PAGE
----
- Be kind to yourself. Allow the tears. The grief. Perhaps even the regrets. It is all part of the process.
Using the basics, let’s stick with:
- Keeping items for yourself needs some forethought.
- Think about your home. How much space can you allocate without cluttering your own space?
- Realistically allocate a number of boxes for your own keepsakes and stick to it.
- Ask yourself serious questions:, do I really need this? Am I getting sentimental? Is this a multiple of something I already own? Will this item bring me joy or create clutter?
Toss anything that is:
- Not in good working order
- In need of major repair.
- If other family members or friends have no use for items that are in good working order then Goodwill stores will be grateful for your donations.
Pass on to someone else
- Consider which family members or friends would enjoy some of the items and perhaps treasure them more than you.
- Remember – it may not be your taste, or fashion sense, but it may be someone else’s.
- Reality is that there will be items that you can not decide what to do with.
- In order to keep you moving and focused, any item that you really struggle with can be placed in a probation box. You can then deal with it later. For more tips about how a probation box works, read this blog.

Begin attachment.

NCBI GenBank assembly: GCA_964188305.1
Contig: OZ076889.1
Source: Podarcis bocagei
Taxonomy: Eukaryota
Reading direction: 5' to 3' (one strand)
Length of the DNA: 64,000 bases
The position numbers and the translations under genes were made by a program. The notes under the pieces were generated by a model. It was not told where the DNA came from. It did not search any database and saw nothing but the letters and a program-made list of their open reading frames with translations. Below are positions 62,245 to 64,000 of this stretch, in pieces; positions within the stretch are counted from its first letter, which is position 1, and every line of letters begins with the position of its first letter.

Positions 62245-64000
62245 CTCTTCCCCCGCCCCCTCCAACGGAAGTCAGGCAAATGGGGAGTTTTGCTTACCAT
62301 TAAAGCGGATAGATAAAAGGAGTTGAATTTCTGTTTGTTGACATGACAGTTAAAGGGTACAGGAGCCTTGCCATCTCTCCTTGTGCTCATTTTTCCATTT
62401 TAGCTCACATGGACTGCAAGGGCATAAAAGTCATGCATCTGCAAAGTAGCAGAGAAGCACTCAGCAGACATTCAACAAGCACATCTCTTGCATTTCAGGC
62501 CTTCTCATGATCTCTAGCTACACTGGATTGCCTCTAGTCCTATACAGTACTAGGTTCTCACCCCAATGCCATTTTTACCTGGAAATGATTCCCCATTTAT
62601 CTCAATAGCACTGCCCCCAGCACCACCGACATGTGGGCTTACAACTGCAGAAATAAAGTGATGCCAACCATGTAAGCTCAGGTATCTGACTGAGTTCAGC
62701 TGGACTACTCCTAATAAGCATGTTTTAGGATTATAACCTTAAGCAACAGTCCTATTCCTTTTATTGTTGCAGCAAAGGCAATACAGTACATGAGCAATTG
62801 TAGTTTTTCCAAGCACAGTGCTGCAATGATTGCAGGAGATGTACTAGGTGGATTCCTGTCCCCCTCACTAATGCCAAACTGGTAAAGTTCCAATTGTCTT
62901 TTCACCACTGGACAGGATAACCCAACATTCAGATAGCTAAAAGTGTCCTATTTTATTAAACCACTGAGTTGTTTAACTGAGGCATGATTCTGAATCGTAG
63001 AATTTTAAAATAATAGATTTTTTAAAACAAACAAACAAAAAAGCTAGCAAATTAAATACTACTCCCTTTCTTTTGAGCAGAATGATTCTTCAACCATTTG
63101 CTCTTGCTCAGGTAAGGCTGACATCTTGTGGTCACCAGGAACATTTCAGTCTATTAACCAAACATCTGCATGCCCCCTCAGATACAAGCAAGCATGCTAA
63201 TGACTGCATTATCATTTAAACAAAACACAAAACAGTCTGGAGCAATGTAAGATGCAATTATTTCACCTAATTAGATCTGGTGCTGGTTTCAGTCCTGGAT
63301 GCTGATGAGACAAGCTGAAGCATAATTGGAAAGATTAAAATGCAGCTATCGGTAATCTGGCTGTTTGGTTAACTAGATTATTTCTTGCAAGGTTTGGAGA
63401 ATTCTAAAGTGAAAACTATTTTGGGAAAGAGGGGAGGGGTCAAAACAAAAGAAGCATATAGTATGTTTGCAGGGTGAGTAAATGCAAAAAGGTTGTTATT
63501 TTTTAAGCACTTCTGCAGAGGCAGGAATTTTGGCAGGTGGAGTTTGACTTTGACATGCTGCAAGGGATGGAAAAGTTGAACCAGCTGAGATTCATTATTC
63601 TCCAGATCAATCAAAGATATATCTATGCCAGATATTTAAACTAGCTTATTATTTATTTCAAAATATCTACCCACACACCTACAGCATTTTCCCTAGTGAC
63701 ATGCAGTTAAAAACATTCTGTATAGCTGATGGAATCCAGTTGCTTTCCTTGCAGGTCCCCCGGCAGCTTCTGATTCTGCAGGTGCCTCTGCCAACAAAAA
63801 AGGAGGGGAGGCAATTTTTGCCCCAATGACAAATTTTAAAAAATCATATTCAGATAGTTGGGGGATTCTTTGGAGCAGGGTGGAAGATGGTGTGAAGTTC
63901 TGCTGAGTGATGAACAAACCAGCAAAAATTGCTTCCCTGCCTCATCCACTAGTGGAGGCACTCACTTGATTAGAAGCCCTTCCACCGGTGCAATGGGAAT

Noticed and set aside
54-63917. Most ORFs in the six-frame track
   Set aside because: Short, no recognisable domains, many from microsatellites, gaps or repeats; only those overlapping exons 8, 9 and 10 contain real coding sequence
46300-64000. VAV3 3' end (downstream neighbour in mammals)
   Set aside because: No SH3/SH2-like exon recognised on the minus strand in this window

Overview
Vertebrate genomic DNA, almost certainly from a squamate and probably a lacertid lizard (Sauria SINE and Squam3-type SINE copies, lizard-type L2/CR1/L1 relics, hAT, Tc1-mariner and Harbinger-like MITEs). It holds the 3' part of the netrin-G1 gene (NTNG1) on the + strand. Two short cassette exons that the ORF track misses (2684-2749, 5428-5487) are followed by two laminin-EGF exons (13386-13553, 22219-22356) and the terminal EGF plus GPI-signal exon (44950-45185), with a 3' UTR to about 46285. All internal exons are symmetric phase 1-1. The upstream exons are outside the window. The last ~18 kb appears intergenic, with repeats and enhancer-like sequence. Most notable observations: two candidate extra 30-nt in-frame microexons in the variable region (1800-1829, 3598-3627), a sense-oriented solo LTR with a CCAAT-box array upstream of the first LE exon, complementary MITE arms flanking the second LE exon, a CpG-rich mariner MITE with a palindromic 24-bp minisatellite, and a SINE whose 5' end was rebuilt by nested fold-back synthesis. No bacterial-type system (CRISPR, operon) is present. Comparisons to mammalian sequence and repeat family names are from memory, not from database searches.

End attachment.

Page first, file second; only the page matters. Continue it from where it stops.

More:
- For those who don’t have the luxury of time on your side, setting a timeframe to work on the declutter project will keep you focused.
- You may decide to commit to 2 hours a day. Or 2 days a week.
- Have an finish date in mind. Limiting your time will help you make fast decisions and maintain momentum.
Lastly, remember our mantra:
Move fast. Don’t Over-think. Let it go.
If you have had to deal with decluttering a deceased loved one’s belongings please comment below with your best coping strategy.
5 thoughts on “Decluttering After A Loved One Dies”
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I like how you mentioned that you’re going to need to be prepared emotionally because you can be flooded with memories. My grandma recently passed away and I’m going to be needing to clean out her home, but it might be too hard so I may just call a service. Thank you for the tips on how to declutter loved one’s possessions.